Actually b has simultaneously 3 different values.

Keynes' mistake was to use math.
You can prove stuff with math.
You can prove that the fiscal "multiplier" is nonsense.

I've debunked the whole scam at


Mark Wadsworth said...

T, thanks. And here's the corresponding Downfall spoof.

Tugwit said...

I made that Downfall video to go with my Fiscal Multiplier Debunked cartoon bear videos. But now YouTube threatens me if I make Downfall videos, so I made my own cartoon Hitler. Here's one if you're interested:

Hitler Debunks Fiscal, Tax Cut, and Balanced Budget Multipliers

So when talking about the supposed benefits of tax, you have to consider:
1) There are no multipliers.
2) Keynesians have used even more fraudulent math: disguising the "saved" fraction of disposable income: (1-b)Yd, as (a+I+NX+G), to falsely promote tax and government spending.

With taxes, you're dealing with:
-1 +1 = 0
The fraudulent Keynesian math makes it turn out:
-1 +1 = 1

The fiscal "multiplier" uses a series of math frauds, and plausible-sounding bogus cover stories.

What's really interesting, is that Keynesians would rather let economies crash from government waste, debt, and money-printing to pretend to pay the debt, than admit that they've been running a scam.

But word will get around, and there'll eventually be serious ass-kicking.

Mark Wadsworth said...

T, ah, that was you, well done.

But you are also missing the point, government spending can be good, neutral or bad. Taxes can be good, neutral or bad.

So common sense says, raise the good taxes first and spend it on good stuff, and keep going until you are raising neutral taxes and spending it on neutral stuff. Then you stop, that is the upper limit of tax and spend.

Raising bad taxes and spending on bad stuff are both equally bad. Which is what most Western governments do, on both sides.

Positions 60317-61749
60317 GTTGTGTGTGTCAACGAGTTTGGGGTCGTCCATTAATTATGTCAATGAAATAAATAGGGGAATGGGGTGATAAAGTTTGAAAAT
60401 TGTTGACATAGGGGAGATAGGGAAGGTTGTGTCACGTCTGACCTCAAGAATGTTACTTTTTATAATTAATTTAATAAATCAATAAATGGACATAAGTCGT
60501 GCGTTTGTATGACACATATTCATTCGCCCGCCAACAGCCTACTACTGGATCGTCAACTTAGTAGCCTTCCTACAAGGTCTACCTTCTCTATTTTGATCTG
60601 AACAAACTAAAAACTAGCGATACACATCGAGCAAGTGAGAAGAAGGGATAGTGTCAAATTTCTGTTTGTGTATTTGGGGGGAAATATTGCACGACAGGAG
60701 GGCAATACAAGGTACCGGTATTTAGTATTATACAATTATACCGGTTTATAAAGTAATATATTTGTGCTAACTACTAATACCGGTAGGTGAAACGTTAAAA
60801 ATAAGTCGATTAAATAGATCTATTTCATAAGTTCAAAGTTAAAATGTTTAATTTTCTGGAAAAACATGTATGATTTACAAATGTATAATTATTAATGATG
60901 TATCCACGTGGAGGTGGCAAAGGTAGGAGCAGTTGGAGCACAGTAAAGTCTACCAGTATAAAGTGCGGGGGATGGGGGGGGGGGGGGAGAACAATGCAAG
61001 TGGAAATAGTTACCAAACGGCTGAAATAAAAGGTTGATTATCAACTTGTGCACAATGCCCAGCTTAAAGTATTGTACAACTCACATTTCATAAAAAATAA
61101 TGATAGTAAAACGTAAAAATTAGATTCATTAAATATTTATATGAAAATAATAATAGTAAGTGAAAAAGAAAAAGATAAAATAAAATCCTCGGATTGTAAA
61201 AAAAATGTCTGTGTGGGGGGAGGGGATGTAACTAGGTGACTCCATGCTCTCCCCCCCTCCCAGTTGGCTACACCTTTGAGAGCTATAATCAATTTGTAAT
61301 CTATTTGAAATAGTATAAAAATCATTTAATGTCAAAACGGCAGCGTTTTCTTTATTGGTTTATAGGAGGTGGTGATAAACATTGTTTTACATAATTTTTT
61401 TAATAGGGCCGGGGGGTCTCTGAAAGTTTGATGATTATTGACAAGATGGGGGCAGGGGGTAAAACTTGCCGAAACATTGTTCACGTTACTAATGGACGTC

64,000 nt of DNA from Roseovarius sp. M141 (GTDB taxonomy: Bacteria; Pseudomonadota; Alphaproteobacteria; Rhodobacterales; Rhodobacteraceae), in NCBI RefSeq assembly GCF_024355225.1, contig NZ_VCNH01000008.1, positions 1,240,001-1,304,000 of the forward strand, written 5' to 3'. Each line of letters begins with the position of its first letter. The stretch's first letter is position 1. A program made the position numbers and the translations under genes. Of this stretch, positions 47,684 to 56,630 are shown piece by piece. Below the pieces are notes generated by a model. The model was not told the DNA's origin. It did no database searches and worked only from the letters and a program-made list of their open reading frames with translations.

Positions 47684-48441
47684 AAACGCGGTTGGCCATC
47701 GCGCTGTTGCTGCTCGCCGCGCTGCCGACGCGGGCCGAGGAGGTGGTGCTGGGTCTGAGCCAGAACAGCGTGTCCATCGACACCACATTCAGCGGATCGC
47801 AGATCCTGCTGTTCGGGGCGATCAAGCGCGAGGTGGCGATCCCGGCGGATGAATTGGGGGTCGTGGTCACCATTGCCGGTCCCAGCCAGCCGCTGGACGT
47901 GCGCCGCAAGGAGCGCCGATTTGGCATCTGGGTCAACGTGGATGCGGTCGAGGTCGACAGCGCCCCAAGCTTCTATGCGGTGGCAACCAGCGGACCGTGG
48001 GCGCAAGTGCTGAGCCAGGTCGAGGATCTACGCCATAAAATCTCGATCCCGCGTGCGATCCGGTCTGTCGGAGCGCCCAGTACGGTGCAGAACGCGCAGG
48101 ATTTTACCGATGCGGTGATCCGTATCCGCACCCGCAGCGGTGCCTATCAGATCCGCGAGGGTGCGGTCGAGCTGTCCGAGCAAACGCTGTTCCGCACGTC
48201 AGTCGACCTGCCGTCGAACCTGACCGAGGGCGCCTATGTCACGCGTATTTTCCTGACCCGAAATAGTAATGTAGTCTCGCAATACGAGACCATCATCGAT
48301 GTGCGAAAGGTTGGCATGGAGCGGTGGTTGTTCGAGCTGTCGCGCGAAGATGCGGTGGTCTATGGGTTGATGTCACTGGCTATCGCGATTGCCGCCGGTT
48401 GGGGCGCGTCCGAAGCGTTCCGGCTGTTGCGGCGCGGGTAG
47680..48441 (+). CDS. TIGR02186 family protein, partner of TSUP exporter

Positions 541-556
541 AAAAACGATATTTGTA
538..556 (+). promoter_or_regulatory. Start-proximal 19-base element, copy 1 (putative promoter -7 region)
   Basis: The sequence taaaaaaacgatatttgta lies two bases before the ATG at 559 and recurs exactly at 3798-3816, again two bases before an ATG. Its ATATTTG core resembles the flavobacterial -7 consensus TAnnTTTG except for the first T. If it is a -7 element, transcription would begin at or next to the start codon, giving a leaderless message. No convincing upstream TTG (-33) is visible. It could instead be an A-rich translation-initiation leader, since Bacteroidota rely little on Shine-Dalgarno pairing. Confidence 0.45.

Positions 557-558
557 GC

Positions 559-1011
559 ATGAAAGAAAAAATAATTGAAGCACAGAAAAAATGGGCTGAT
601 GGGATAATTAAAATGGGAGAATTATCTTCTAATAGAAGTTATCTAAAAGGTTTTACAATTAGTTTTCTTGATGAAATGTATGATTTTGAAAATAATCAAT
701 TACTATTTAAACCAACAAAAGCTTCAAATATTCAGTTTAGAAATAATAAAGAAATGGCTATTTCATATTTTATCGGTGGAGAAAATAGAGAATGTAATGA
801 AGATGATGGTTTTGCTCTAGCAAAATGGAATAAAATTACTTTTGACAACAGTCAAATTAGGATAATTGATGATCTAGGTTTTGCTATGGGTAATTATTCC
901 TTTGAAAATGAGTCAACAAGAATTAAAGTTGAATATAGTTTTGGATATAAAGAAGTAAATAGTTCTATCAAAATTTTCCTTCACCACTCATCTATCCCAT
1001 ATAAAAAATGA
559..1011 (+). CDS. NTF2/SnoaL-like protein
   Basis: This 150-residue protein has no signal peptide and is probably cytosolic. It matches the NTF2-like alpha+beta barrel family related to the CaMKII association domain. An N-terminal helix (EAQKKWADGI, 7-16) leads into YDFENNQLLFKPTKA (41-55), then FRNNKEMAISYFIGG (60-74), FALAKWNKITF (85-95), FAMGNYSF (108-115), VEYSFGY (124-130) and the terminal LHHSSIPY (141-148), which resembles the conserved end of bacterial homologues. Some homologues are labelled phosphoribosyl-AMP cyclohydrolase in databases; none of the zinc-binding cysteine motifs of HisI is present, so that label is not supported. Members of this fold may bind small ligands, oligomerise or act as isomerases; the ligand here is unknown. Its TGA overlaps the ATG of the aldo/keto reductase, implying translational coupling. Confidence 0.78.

Tugwit said...

I do get your point.

But there's no reason for the government morons to use common sense and eliminate wasteful spending, when they've got Keynesian economists (using illegal and fraudulent math) to tell them:
1) Government can't overspend.
2) Government spending is better than private sector spending, better than tax cuts.
3) $1 of tax, and $1 of government spending, will get you a free $1 increase in national income.
4) Waste doesn't matter.

In fact, Keynesians say that wasteful spending is the best spending. They give the highest "multiplier" values (1.64 to 1.73), for paying people to do nothing.

And the government morons always tell us about the great things they will do with our $1 (then they do something else with it) and ignore what we would have done with it.

Keynesians have used illegal and fraudulent math to get around Bastiat's "broken window".

There's no "stimulus" from waste and Three Stooges Math.

Mark Wadsworth said...

TW, agreed.

Problem is, the supposed right wingers have hijacked even something as flawed as the leftie Keynesian doctrine (which in turn is a crass misrepresentation of what he actually said).

So they think it's justifiable for the government to subsidise banks and land owners and other monopolists. Which is even worse than paying people to dig holes and then fill them in again.

Tugwit said...

What Keynes actually said, was that he had discovered a new "economic law": the fiscal "multiplier".

It can be used against us by any government morons, regardless of ideology.

But it's based on illegal, fallacious, asinine, and fraudulent math. And because it's math, you can prove that.

So when word gets out, Keynesian economists will have to admit to being one of the following:
1) Frauds.
2) Morons.
3) Lunatics.

There are no other choices.

And I'm going to be LMFAO :D

Mark Wadsworth said...

TW, the Wiki entry says:

"The existence of a multiplier effect was initially proposed by Keynes student Richard Kahn in 1930 and published in 1931"

So I'm not convinced you can pin this particular bit of nonsense on Keynes himself.

Not that it really matters either way.

Tugwit said...

In the multiplier chapter of "The General Theory of Employment, Interest, and Money" (1936), Keynes gives credit to Kahn, whose "multiplier" he said was "a little different".

But it was Keynes:

1)Who claimed to have established the "multiplier" law in economics.

2)Who devised the roundabout way to put addition first in the math order of operations, without appearing to have done so.

So unless Keynes was not responsible for his own actions, then Keynes gets the credit for them.